PN Review Print and Online Poetry Magazine
Most Read... Rebecca WattsThe Cult of the Noble Amateur
(PN Review 239)
Mark FordLetters And So It Goes
Letters from Young Mr Grace
(aka John Ashbery)

(PN Review 239)
Kei Millerthe Fat Black Woman
In Praise of the Fat Black Woman & Volume

(PN Review 241)
Henry Kingon Toby Martinez de las Rivas
(PN Review 244)
Eavan BolandA Lyric Voice at Bay
(PN Review 121)
Vahni CapildeoOn Judging Prizes, & Reading More than Six Really Good Books
(PN Review 237)
Next Issue John McAuliffe poems and conversation Charles Dobzynski translated by Marilyn Hacker Maya C. Popa in conversation with Caroline Bird Richard Gwyn With Lowry in Cuernavaca Jane Draycott Four Poems
Poems Articles Interviews Reports Reviews Contributors
PNR 250 Poetry Archive Banner
Monthly Carcanet Books
PN Review Blog

This review is taken from PN Review 189, Volume 36 Number 1, September - October 2009.

DO YOU THINK SO, DOCTOR? FREDERICK FEIRSTEIN, Fallout (Word Press)

9/11 is beginning to find its way into poetry and literature as a characterising event both for people and for our time. Interestingly, the ‘event’ itself is generally not written about. Rather the destruction of the WTC towers is turned almost instantly into a metaphor or organising device for things that occur later and elsewhere. Jay McInerney’s potboiling, but entertaining, The Good Life - a volume in his ongoing survey of luxe Manhattanites - begins on 10 September and then skips the next day to go right to the aftermath. Joseph O’Neill’s Netherland occurs several years after the attacks but everything ramifies and uncoils from the destruction of the towers. It’s almost becoming trite: the towers no longer cast a shadow themselves; their absence does. Frederick Feirstein, a poet and also a psychoanalyst, has made 9/11’s aftermath a central part of his new book Fallout, both in individual poems and as part of his continuation of a poetic saga begun in an earlier book called Manhattan Carnival and now called ‘Dark Carnival’. The protagonist in both sequences is a man called Richard Stern, whose class and status are similar to those of McInerney’s couples. The earlier book was about the narrowly averted self-destruction of his marriage and home. The new cycle brings destruction in from outside, with the death of a son-in-law in the attack and Stern’s subsequent desperate attempt to connect with his wife, widowed daughter, and the whole world that came before.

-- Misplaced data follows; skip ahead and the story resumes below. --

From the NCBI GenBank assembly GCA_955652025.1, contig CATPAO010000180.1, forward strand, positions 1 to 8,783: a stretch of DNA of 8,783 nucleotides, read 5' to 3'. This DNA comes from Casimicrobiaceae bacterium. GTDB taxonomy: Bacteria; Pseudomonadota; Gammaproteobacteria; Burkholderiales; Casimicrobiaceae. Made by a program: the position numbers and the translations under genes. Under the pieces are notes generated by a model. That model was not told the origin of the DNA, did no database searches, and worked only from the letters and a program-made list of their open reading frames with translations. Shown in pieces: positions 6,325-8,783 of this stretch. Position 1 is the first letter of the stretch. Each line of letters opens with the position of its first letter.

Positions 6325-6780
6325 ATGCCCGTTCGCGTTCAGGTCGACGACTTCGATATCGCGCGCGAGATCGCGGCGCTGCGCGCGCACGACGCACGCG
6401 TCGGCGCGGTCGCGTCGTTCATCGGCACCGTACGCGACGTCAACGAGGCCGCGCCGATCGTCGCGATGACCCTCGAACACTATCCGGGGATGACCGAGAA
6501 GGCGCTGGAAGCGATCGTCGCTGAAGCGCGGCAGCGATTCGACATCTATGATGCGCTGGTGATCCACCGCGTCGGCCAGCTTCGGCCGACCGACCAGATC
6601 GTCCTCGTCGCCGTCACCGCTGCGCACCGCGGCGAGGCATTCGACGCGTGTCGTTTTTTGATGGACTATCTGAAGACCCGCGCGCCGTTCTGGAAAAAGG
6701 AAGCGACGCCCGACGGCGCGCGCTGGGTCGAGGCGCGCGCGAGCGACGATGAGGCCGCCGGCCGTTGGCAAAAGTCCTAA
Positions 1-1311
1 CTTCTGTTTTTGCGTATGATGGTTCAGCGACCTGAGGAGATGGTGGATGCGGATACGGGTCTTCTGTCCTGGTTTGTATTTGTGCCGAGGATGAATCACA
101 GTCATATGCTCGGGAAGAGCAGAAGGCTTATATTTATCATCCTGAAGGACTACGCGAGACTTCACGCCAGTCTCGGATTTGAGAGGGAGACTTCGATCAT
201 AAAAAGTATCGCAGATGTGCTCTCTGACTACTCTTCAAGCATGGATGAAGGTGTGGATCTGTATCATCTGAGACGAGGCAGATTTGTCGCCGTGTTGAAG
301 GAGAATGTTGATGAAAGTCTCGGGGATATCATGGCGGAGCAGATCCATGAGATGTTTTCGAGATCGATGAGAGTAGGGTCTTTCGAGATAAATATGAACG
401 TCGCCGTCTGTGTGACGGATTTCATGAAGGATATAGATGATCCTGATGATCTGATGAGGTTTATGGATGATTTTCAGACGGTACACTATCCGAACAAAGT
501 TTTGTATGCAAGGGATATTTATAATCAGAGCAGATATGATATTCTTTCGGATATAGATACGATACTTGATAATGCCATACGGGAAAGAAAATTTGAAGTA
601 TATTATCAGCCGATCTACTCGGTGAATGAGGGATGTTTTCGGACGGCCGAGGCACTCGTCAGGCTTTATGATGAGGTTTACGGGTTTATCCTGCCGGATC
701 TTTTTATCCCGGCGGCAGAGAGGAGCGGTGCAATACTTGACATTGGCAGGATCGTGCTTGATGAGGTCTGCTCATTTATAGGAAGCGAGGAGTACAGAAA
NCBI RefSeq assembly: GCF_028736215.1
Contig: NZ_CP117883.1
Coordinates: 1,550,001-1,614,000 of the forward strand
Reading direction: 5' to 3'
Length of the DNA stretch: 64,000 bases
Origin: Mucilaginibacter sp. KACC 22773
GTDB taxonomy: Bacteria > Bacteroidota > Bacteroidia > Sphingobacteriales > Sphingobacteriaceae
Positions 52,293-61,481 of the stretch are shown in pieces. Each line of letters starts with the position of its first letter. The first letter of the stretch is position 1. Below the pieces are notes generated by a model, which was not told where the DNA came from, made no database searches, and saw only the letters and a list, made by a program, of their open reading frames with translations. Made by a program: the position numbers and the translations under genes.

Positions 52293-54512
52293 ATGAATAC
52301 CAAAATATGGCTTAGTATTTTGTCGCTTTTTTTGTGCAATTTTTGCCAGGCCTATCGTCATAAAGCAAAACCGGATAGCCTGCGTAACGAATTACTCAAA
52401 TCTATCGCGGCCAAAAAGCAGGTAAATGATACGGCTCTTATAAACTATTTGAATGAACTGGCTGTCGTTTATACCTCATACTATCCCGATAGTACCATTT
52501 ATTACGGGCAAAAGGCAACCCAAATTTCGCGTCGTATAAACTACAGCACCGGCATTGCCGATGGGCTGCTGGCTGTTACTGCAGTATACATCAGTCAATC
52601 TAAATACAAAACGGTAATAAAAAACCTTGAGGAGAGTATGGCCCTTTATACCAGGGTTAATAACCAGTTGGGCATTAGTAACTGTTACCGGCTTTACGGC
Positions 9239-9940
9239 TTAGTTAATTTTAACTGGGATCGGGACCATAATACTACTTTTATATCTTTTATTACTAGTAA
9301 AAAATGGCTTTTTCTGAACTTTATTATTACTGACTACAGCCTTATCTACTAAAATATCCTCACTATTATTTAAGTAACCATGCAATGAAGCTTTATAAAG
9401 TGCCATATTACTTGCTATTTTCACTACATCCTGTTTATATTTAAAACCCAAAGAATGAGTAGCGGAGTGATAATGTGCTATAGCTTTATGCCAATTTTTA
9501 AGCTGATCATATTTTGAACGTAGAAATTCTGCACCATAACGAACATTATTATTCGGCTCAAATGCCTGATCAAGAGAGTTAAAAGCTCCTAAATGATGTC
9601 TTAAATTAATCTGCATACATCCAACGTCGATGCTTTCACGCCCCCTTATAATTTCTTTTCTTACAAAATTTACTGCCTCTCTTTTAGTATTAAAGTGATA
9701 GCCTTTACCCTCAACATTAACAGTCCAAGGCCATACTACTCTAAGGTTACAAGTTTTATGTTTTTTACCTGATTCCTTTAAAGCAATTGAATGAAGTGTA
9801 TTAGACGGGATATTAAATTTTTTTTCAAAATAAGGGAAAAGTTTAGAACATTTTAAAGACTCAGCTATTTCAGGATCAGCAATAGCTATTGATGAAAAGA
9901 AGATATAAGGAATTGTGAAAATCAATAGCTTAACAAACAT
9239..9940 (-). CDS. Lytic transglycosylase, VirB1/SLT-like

Obviously there is ...


Searching, please wait... animated waiting image